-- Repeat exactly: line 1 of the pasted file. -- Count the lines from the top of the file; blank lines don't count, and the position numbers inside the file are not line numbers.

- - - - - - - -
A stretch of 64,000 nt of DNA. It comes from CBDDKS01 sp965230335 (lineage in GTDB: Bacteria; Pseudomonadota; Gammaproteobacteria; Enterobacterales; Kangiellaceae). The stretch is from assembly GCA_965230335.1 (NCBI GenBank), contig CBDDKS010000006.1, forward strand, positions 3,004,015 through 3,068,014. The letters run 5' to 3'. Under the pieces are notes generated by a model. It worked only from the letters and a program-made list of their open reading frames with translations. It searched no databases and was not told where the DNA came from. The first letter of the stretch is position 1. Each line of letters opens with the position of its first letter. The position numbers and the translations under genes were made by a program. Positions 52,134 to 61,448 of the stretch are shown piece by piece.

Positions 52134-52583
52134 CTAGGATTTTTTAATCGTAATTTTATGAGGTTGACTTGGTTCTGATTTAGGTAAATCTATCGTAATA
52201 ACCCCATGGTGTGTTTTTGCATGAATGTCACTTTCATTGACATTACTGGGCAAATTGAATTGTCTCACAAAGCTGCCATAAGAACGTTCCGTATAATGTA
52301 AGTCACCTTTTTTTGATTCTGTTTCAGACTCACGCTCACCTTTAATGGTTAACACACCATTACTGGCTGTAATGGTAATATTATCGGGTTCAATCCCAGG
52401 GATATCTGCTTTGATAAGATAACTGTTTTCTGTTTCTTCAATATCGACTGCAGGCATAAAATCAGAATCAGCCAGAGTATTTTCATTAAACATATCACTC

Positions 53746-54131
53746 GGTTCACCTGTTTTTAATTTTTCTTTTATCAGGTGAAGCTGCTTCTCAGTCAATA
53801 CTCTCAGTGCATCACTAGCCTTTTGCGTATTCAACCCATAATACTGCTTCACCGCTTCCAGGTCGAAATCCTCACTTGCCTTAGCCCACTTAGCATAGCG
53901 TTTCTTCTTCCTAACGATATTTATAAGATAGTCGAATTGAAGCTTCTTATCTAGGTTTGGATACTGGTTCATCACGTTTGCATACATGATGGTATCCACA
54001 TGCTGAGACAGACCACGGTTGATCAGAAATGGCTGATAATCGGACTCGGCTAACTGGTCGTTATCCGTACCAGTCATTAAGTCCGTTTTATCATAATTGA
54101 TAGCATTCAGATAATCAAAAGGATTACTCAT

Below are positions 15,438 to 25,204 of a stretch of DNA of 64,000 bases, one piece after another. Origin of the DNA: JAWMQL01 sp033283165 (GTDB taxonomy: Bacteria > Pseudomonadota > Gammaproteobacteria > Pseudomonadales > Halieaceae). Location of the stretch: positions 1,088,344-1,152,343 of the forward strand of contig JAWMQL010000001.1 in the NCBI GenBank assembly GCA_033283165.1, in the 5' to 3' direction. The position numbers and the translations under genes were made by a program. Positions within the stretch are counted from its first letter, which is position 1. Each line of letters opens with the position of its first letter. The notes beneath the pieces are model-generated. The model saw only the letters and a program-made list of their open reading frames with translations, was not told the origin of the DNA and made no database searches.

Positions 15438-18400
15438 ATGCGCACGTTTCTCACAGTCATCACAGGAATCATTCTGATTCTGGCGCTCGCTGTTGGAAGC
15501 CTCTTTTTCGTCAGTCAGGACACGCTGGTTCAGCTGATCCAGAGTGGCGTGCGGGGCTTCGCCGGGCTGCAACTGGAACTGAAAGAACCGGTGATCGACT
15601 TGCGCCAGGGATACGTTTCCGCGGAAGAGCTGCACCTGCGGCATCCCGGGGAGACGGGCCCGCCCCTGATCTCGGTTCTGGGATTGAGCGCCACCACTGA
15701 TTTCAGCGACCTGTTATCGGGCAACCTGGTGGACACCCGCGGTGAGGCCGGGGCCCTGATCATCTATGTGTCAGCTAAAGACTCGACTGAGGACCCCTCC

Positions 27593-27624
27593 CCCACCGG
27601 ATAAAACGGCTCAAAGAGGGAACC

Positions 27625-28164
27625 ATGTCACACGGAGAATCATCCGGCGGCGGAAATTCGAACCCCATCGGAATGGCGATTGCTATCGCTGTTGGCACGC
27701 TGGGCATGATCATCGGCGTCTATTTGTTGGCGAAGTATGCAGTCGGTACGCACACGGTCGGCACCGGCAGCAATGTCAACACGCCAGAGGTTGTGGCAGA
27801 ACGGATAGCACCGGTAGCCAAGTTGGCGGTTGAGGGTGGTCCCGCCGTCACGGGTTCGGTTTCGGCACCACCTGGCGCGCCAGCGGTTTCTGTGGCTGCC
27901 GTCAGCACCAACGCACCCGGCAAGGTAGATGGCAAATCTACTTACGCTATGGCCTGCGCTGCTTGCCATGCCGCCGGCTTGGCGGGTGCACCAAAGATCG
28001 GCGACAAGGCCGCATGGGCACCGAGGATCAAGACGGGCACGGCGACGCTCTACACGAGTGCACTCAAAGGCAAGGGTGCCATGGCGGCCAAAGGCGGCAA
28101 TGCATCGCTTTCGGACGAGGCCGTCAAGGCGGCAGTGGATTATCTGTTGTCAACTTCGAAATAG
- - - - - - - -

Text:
A stretch of 64,000 nt of DNA. It comes from CBDDKS01 sp965230335 (lineage in GTDB: Bacteria; Pseudomonadota; Gammaproteobacteria; Enterobacterales; Kangiellaceae). The stretch is from assembly GCA_965230335.1 (NCBI GenBank), contig CBDDKS010000006.1, forward strand, positions 3,004,015 through 3,068,014. The letters run 5' to 3'. Under the pieces are notes generated by a model. It worked only from the letters and a program-made list of their open reading frames with translations. It searched no databases and was not told where the DNA came from. The first letter of the stretch is position 1. Each line of letters opens with the position of its first letter. The position numbers and the translations under genes were made by a program. Positions 52,134 to 61,448 of the stretch are shown piece by piece.